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Answer The Question

The past two weeks have been like a coaching carrousel. As I reflect on many conversations during that period one observation stands out…People rarely answer the questions they’re being asked. Whether I was being advised, mentoring, or simply sharing in dialogue with a colleague, my observation was reinforced.

This reflection period started with a consultative conversation I and the eXponere team was engaged in, where we were positioned as the clients. The consultants we visited with asked tough, thought provoking questions which admittedly made me a bit uncomfortable. Why? The consultants seemed to be “questioning to the void.” Though not using the “5 whys” method, it was more of a “what” and “how” approach to analyzing our organizational goals and our effectiveness in pursuing them. It felt intrusive but progressive as we were asked questions repeatedly, and in different ways, until we answered them.

In a separate exchange, I was providing some interview prep assistance to a long-time mentee. To prepare for an interview, she was going through the process of articulating her relative experiences in response to a written set of structured interview questions. As I read through her responses I noticed a trend. Though the questions were clear and direct, she seemed to be responding with what she thought the interviewer would want to hear. Had the prep exercise been a verbal exchange I could more readily understand, but given time to read the questions, process what was being asked and then respond, I felt a bit disappointed and frustrated because she didn’t answer the questions.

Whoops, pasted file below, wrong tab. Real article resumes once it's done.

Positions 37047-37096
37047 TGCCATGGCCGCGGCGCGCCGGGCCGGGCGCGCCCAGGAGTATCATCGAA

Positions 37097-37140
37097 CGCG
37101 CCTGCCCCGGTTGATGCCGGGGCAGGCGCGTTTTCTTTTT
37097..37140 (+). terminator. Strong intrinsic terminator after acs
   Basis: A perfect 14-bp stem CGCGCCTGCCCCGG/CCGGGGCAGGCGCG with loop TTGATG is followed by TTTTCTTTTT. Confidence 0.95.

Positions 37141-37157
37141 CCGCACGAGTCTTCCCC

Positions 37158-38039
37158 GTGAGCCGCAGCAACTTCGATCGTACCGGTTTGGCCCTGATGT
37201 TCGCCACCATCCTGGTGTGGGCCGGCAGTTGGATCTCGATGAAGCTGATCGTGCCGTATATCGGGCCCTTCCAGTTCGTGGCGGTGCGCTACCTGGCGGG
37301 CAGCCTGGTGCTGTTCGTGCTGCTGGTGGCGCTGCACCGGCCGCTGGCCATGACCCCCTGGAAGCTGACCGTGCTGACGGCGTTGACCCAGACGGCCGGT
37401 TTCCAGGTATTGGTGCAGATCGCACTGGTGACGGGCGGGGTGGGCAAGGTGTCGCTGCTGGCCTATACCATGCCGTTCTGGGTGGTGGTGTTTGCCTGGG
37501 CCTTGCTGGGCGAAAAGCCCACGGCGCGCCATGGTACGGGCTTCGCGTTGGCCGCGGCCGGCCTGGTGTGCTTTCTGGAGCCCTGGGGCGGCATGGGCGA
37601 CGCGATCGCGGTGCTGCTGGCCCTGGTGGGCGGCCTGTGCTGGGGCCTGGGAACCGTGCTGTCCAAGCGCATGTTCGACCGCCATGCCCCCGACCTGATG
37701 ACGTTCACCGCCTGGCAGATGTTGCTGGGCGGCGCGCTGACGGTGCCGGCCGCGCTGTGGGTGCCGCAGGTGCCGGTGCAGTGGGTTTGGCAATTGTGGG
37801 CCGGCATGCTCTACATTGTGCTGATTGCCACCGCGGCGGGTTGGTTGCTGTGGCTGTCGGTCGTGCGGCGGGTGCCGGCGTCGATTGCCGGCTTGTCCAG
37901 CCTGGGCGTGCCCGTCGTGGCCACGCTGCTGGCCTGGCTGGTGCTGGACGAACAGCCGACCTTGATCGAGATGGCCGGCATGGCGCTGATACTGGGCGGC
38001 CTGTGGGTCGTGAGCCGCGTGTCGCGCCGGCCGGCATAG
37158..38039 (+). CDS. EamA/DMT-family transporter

With that frustration now flavoring my thoughts I began to analyze conversations with my peers and noticed that many didn’t actually answer the questions submitted to them through email, thus triggering more email exchanges. Conversations with my direct reports, some family member, and friends showed the same trend.

As the common denominator in these exchanges and the two week reflection time, I’ve put considerable thought into my personal accountability to this communication inefficiency and the role of questioning. I long ago learned that, “if you don’t ask the right questions, you don’t get the right answers. A question asked in the right way often points to its own answer. Asking questions is the ABC of diagnosis. Only the inquiring mind solves problems.” — Edward Hodnett

The lesson in this reflection: While asking great questions is a means to establishing root cause, assessing skills and abilities, and gathering pertinent information for future use, actually answering the question(s) being asked is equally important in effectively communicating. Certainly being on the receiving end of questions to the void can be exhausting. Direct and concise answers get you there most efficiently. Effective answers begin with effective intake. That means read it the question twice and/or LISTEN intently when one is being asked. As I’ve been taught… listen to understand, not to respond.

Our ability to answer questions is a reflection of our growth and development. It exposes who we are, what we know, and often what we’re capable of. It allows us to take advantage of opportunities (i.e. perform well in job interviews), and provide support when questioned by those in need. When asked a question, remove the noise, dismiss your bias, and consider the context, but please ANSWER THE QUESTION.